All of which, of course, takes more money away from individuals and gives it to the government, which – in turn – increases the national population’s dependence on government for jobs, education, homes, banking, cars, quality of life, and well-being.

 

Keep in mind the other concurrent administration initiatives to silence the dissent offered by conservative talk radio, and efforts to unionize the nation’s workforce by denying secret ballots.

 

The government firing of Mr. Wagoner brings back bad memories of the last foreboding attempt by the government to nationalize key components of American industry under the guise of gaining control of an economic crisis.

 

If you will recall, it was on April 8, 1952, that President Harry Truman seized control of our nation’s steel industry. This stunning intrusion into the private sector came after the contract between the United Steelworkers and the steel companies expired December 31, 1951, and the failure of  ensuing months of negotiations.

 

President Truman acted in the context of the specter of an economically crippling labor strike as the Korean War raged on – and a desire to protect the unions, a key component of the Democrat Party base.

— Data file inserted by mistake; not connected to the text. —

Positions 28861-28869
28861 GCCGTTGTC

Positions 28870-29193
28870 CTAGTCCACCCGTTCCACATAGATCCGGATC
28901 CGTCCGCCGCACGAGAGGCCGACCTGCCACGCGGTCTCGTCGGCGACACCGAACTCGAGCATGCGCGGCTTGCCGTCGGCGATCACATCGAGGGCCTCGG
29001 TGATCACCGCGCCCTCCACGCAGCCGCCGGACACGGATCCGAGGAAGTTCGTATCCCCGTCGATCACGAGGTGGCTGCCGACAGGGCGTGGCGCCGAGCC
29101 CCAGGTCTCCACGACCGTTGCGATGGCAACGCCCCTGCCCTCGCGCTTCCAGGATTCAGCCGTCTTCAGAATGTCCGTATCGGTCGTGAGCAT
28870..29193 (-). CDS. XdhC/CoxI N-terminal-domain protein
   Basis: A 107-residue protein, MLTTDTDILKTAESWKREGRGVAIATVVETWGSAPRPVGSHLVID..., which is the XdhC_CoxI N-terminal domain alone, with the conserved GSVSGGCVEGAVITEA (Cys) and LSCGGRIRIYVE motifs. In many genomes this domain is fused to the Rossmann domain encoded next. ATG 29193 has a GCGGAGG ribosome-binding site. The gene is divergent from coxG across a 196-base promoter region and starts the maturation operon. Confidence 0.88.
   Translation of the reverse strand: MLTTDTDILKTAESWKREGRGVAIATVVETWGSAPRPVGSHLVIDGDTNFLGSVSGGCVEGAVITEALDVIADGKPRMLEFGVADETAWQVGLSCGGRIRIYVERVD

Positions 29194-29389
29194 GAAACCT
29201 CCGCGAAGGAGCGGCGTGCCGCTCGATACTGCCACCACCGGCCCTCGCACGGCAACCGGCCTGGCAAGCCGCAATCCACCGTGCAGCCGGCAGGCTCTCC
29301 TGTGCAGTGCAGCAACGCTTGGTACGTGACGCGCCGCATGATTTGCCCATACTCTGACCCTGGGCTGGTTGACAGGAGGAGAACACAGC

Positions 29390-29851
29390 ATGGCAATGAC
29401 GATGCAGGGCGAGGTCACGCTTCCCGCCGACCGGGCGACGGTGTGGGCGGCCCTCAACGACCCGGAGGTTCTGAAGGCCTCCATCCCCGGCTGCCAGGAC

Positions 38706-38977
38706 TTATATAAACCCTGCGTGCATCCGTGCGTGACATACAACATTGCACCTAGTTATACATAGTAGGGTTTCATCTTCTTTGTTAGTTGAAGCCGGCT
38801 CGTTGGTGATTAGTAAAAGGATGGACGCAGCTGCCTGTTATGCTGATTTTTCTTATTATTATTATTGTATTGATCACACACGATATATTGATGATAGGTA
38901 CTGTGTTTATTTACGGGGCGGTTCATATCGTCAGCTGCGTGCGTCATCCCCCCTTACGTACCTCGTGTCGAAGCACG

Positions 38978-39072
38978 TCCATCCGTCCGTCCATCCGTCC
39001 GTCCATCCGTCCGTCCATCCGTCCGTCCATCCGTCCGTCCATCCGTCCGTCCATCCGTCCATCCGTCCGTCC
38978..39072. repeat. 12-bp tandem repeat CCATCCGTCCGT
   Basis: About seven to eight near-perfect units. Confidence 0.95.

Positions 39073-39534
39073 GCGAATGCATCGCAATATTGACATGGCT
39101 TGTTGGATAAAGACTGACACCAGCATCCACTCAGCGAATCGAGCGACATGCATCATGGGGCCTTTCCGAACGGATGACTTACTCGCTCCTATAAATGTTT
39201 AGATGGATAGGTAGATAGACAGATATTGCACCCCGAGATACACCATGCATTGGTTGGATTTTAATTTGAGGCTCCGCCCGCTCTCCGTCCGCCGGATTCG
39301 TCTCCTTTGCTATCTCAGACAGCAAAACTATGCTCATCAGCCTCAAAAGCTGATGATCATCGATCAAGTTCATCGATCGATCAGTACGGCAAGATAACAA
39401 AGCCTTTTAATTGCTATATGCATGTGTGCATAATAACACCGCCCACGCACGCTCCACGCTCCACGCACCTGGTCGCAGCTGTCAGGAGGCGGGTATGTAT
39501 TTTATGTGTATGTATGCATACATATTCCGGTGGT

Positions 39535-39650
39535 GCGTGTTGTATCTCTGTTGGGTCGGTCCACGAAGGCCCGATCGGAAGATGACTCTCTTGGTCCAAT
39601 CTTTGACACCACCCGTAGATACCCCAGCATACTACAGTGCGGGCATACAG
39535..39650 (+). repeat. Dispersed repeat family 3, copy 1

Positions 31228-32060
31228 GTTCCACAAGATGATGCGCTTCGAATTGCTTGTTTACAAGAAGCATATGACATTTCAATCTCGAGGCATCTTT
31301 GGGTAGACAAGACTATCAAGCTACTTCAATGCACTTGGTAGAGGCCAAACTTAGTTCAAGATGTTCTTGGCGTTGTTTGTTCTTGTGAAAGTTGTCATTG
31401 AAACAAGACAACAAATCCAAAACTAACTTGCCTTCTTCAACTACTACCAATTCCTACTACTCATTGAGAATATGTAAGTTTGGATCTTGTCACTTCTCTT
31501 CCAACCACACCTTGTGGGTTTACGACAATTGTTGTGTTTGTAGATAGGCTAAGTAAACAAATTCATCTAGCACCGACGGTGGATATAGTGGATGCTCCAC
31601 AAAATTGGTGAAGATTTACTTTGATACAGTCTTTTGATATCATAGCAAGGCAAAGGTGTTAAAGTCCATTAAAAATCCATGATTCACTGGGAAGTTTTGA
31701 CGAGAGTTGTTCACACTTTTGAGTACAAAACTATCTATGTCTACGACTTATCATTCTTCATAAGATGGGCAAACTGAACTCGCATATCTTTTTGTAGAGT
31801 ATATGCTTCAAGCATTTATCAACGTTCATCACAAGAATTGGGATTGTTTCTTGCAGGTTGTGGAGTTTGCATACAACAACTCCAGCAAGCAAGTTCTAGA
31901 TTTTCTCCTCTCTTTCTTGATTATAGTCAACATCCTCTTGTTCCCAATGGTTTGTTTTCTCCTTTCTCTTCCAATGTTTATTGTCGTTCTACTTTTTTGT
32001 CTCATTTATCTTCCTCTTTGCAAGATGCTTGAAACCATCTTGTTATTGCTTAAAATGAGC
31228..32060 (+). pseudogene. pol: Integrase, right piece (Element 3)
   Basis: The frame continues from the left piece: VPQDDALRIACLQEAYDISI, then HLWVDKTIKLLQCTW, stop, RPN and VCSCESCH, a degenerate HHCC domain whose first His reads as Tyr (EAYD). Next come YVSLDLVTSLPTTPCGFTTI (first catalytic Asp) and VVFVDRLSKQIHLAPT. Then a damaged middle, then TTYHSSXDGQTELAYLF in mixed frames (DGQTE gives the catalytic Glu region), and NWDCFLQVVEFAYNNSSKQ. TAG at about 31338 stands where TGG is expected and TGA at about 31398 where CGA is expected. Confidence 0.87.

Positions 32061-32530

In the end, the unpopularity of President Truman at the time precipitated a backlash and the courts eventually helped the nation regain its sanity.

 

One wonders what would have happened if President Truman were to have been as popular as say, a President Obama? Hmmmm.

 

Do not overlook that in the midst of the recent uproar over the AIG bonuses – that in the end was revealed to have been facilitated by the very members of Congress feigning outrage. The Obama Administration vowed to look into how to break the contracts, however loathsome and anathematic, that provided the bonuses.

 

Yet, not one word has ever been put forth by the administration to investigate the breaking of the union contracts that are bankrupting the auto manufacturers. Instead, it fired the chief executive officer.

 

To understand all of this much more thoroughly, it may be helpful to read Yaron Brook’s Wall Street Journal essay from March 14, “Is Rand Relevant?”

 

Mr. Brook reminds us that it was in Ayn Rand’s classic “Atlas Shrugged,” that she told the “story of the U.S. economy crumbling under the weight of crushing government interventions and regulations. Meanwhile, blaming greed and the free market, Washington responds with more controls that only deepen the crisis.  Sound familiar?”

 

Pundits, who wish to promote the idea that President Obama does not know what he is doing, are doing all a disservice. Any research into his background reveals that he is eminently capable, competent, and intelligent, if not brilliant, well educated, and highly motivated – and he knows exactly what he is doing.

 

The better question remains: Do those who believe in a different future for our nation know what we are doing? Silly theatrical “Tea Parties” and childish name-calling isn’t going to cut it.

 

If Ayn Rand were to alive today, her sequel would be titled “And Atlas Wept.”

 

Kevin Dayhoff writes from Westminster. E-mail him at kevindayhoff@gmail.com.